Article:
Dean said that he would "strengthen our military and intelligence capabilities so we are best prepared to defend America and our interests." I found that interesting, in light of his previous statements that although he would not reduce military spending, he would "redirect" a chunk of it toward the development of renewable energy technology. (Perhaps the New York Times can help Mr. Dean "nuance" his way out of that discrepancy.)
But the thrust of Dean's speech was directed at calling Bush a liar -- in so many words -- and calling for multilateralism as a panacea for all our foreign policy problems.
As for Bush being a liar, Dean said he would restore "the credibility that comes from telling the truth," and "honor and integrity by insisting that intelligence be evaluated to shape policy, instead of making it a policy to distort intelligence." These lies about the "lies" is getting old -- and I doubt it's playing well, except among the fire-breathing Bush-haters.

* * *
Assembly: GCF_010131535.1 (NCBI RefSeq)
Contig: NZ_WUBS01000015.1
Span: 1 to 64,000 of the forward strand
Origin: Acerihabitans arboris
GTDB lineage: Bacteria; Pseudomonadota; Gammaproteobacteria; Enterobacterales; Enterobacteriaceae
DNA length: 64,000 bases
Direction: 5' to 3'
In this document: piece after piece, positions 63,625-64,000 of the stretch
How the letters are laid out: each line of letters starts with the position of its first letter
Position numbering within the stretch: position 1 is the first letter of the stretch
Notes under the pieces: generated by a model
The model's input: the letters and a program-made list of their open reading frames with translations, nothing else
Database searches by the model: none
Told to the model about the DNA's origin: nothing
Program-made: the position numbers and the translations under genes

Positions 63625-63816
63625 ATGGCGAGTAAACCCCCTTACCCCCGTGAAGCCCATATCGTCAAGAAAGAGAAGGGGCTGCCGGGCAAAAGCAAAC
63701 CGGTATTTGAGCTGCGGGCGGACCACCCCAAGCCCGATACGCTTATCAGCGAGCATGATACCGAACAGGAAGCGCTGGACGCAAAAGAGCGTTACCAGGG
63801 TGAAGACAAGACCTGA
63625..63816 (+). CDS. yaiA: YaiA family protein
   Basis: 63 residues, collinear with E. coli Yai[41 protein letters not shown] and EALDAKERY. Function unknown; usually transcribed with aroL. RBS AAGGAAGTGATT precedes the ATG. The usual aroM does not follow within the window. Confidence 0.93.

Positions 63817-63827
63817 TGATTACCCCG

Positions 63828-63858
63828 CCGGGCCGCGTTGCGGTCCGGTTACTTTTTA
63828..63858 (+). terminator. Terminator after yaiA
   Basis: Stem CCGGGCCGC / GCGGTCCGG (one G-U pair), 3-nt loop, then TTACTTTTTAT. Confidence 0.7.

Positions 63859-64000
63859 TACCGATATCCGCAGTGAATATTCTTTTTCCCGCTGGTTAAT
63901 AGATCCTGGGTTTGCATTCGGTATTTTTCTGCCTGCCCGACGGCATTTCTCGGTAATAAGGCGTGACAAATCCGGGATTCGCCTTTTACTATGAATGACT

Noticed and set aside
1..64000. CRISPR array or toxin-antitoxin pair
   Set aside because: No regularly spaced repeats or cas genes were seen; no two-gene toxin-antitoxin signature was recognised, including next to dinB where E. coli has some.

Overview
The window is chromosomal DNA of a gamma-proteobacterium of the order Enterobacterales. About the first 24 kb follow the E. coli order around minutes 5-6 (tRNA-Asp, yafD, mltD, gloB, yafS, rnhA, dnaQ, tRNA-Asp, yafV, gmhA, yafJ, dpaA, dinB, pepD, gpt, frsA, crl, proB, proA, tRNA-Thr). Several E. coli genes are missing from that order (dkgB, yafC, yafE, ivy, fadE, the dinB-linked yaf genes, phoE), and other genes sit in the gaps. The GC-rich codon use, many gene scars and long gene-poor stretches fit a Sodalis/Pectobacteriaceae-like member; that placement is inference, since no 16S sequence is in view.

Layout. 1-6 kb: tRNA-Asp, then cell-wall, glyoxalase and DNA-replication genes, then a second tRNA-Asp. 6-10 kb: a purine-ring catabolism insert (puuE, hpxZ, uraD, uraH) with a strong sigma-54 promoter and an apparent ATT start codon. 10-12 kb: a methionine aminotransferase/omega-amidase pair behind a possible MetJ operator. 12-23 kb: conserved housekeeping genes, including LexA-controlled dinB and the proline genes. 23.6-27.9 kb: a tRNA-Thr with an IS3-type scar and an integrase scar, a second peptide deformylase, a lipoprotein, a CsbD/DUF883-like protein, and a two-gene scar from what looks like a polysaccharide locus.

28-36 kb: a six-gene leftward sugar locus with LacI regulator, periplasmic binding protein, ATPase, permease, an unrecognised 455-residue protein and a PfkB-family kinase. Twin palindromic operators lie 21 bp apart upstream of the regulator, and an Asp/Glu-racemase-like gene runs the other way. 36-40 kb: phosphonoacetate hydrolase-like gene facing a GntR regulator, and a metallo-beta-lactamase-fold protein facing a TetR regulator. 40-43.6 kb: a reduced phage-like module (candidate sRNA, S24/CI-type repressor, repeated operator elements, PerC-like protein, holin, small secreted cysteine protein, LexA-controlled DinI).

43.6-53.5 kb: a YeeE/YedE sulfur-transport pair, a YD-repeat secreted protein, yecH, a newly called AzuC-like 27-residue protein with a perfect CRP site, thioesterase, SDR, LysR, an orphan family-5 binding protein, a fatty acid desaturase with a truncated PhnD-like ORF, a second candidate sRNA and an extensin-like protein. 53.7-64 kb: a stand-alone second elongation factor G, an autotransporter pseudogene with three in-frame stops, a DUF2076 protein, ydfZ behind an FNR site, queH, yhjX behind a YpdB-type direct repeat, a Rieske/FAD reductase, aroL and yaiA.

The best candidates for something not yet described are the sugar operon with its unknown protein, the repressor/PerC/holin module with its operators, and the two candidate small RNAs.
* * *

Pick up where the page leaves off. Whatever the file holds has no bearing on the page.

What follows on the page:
As for multilateralism, Dean said, "the administration launched the war in the wrong way, at the wrong time, with inadequate planning, insufficient help and at unbelievable cost. ... An administration prepared to work with others in true partnership might have been able, if it found no alternative to Saddam's ouster, to then rebuild Iraq with far less cost and risk."
"Multilateralism" is the Democrats' substitute for a real foreign policy, their favorite excuse to avoid taking action, and their favorite tool to taint Republican foreign policy successes. If only we'd had the cooperation of more nations, everything would have been miraculously better.
Sorry, Mr. Dean, but the voting public -- except, perhaps, for heavy pockets in the intelligence-saturated blue states -- isn't going to accept the mindless notion that foreign policy successes become failures because we didn't have every nation on board, or because certain European leftist nations balked at the proper course of action.
While some in the media treated Dean's speech as newsworthy, it was just more of the same. The truth is that neither Dean nor any of the other Democratic presidential hopefuls have anything to sell the American people in their foreign policy inventory -- so they're fabricating phantom goods. I'm betting they won't sell any better.
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